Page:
Re: OT - Reminiscence



On Aug 9, 9:17 am, "Lloyd E. Sponenburgh" <lloy...@xxxxxxxxxxxxxx>
wrote:
Heh! I caught a glimmer of the "old days" of computing yesterday. I read a
brief reference to the Data General Nova mini-computer.

I got into computing just at the "knee" of the computer technology
explosion. When I started, we had some really "large" mini installations to
maintain in medical billing offices all over the southeast. Now, these
certainly weren't mainframe computers; no. Each computer system - sans
glass teletype terminals - fit in a single 54" x 19" RETMA rack. But wow,
what capacity they had!

---------------------------------------

The Nova-1200 mini ran at 1200 nanoseconds per Clear/Write, Read/Write, or
Read/Refresh memory cycle (thus its name). The largest instruction
(indirect memory reference) was two words (three memory cycles) long, so it
could run the average program at about 200,000 instructions per second.
That was faster than many mainframes! These babies really COOKED!

The 15-bit address space supported up to 16K, 16-bit words of magnetic core
memory (up to 8K on a single 15" square circuit board)-- HUGE! In a 54"
rack, you could just find room for four Xerox/Diablo model 33 disk drives
and power supplies. At only $5400 and 2.5MB each, that allowed you to have
up to TEN MEGABYTES of disk storage. If you had the room, the controller
could address up to 20MB! (but that would take two racks) There wasn't even
a doubt that nobody - but NObody - would ever fill up 20MB. Most large
radiology practices were able to store their entire patient billing database
in about 7.5Mb.

The Nova-1200 with its standard-height chassis would accomodate the cpu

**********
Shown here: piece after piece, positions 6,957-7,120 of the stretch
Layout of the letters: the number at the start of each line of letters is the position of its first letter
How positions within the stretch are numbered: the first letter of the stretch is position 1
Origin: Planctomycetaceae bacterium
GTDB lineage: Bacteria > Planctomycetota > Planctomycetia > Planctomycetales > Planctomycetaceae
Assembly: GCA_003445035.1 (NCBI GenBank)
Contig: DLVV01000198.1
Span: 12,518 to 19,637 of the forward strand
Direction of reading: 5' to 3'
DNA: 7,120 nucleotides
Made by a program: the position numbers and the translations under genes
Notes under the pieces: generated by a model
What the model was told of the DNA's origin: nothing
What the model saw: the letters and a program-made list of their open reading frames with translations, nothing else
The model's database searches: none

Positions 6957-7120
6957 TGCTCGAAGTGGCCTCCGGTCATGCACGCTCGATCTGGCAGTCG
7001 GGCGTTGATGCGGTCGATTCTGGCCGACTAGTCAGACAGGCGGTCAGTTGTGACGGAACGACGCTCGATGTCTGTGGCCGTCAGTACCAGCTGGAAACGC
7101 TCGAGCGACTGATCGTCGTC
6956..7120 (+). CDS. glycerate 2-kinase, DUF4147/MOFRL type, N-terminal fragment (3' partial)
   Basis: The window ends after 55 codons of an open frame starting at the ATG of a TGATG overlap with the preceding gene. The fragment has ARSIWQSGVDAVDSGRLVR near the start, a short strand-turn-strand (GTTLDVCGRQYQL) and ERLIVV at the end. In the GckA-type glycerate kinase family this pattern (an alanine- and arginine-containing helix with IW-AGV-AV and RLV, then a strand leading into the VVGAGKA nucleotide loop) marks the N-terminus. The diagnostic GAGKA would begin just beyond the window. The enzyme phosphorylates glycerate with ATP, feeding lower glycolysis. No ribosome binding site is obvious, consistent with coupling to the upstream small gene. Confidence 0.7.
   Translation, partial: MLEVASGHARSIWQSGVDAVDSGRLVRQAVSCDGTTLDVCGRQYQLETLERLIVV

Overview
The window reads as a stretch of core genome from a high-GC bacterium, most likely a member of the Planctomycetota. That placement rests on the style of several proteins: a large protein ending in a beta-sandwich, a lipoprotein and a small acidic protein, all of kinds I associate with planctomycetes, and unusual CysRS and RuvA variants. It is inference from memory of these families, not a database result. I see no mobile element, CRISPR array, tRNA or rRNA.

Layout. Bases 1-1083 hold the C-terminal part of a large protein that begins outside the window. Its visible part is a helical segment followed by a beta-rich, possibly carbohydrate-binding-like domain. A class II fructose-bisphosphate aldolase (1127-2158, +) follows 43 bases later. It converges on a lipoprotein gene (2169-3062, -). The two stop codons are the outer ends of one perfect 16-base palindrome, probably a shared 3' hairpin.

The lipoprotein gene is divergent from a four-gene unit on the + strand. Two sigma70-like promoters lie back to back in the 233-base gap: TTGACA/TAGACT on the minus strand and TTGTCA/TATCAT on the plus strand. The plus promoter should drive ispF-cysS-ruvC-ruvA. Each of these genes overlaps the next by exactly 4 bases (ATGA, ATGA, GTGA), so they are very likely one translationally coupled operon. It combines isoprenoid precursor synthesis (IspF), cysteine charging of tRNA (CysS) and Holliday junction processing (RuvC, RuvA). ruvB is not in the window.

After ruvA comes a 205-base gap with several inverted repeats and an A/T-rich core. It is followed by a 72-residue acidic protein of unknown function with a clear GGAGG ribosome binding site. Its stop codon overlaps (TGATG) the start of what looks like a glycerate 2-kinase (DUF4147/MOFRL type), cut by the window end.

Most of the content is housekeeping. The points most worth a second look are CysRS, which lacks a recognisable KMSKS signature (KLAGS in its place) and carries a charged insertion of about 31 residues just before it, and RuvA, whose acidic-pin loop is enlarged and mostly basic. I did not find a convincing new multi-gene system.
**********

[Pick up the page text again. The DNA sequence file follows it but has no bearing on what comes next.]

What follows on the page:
board, the memory boards, the disk controller, and up to three (THREE!)
teletype interface boards! Up to THREE people could use the computer at
once!(well, they had to give up one terminal during printing... the printer
shared a serial interface). Each user ran in his/her own dedicated 4K-word
partition in memory, and the OS's interrupt, I/O, and disk driver routines
ran in the remaining 4K. Applications were swapped in and out from disk in
single-read chunks as large as 2K words per read. (16K was the largest read
the Diablo-33 controller would support).

The interfaces and Hazeltine 2000A terminals really screamed, too. They
could display stuff at up to 1200 baud. Actually, the terminals supported
up to 2400, but you had to insert cursor positioning and scrolling delays
for anything faster than 300 baud (yes, they even had a 110 baud setting).
It took some time to scroll a screenful of core memory one line up. (yeah...
the terminals actually had CORE! Two whole K bytes of core!) Green P-38
phosphor (high-persistance) to eliminate screen refresh flicker. So, green
characters on black. (cool! Color!) The terminals weighed about 80lb
each, with detachable keyboard --high-tech keyboards, too! None of these
clacky Microswitch keys; no. These had matrix-scanned capacitive key